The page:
from Wiktionary, Creative Commons Attribution/Share-Alike License

  • n. Plural form of hoplite.

from The Century Dictionary and Cyclopedia

  • n. A genus of Cretaceous ammonites belonging to the family Hoplitidæ of the Suborder Pachycampyli.


Sorry, no etymologies found.


  • But this Homeric ideal of individual glory was subsumed by Athenian democracy, in which citizen-soldiers known as hoplites were not just entitled but obligated to participate actively in voting and warfare.

    Chicago Reader

  • 2 Gylippus led out the city force a little before and brought it up to the wall of the Athenians, where it looked toward the city, while the force from the Olympieum, that is to say, the hoplites that were there with the horse and the light troops of the Syracusans, advanced against the wall from the opposite side; the ships of the Syracusans and allies sailing out immediately afterwards.


  • The bishops can count on the holy-father-knows-best Roman Catholic fringe to serve as hoplites in what the hierarchy-friendly Catholic News Service calls the "culture wars".

    Michele Somerville: Catholic Bishops Endanger Church Tax Exempt Status

  • But how could such lightly armed peasants hope to stand against the fearsome hoplites?

    Alexander the Great

  • Philip knew, however, that discipline and esprit de corps would not be enough against either wild barbarians or Greek hoplites.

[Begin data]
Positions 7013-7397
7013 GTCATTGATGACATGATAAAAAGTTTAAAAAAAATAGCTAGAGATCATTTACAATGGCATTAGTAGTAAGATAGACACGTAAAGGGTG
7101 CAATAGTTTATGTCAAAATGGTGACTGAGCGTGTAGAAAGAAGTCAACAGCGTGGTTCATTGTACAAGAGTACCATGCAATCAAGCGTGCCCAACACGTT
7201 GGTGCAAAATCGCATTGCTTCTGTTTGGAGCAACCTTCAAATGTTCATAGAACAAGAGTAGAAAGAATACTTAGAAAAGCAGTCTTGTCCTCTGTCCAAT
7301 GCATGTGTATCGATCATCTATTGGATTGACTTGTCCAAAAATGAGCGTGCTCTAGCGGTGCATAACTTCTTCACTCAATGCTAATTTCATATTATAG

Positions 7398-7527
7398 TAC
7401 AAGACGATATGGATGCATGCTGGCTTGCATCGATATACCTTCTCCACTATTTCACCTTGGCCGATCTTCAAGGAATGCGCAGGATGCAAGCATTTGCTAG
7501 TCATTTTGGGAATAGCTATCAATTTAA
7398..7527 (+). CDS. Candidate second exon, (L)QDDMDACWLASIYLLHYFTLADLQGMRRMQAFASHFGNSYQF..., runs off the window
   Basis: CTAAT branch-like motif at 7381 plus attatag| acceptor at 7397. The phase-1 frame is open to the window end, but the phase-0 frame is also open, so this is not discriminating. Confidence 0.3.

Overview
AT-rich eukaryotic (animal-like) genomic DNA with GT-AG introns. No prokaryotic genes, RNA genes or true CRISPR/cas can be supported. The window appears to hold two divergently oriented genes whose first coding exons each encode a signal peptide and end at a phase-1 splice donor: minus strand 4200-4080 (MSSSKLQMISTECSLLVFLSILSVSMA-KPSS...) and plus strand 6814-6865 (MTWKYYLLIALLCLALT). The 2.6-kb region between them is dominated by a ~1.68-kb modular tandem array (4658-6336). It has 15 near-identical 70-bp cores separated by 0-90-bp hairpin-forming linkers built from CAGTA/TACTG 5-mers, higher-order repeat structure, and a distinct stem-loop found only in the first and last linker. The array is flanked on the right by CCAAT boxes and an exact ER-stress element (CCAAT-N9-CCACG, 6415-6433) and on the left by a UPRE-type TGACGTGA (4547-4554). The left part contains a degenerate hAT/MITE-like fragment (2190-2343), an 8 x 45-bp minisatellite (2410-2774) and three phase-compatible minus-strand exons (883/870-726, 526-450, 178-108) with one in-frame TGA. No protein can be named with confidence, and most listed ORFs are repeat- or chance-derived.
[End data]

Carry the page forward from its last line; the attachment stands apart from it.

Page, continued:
Alexander the Great

  • The Theban hoplites drilled endlessly and, whether common soldier or wealthy cavalryman, were ruled by iron discipline.

    Alexander the Great

  • The sarissa was made to destroy hoplites, but the deadly formation would work equally well on barbarian warriors charging the Macedonian lines.

    Alexander the Great

  • This allowed the Macedonian infantry to march in close formation with overlapping sarissas lowered in front of them to skewer hoplites before the enemy spears could reach them.

    Alexander the Great

  • But whereas the Athenians were mostly shopkeepers and farmers, the Macedonians were professional soldiers who for years had fought against both Greek hoplites and all manner of savage warriors from the mountains of the north.

    Alexander the Great

  • He knew his troops stood little chance in traditional warfare, especially against hoplites.

    Alexander the Great


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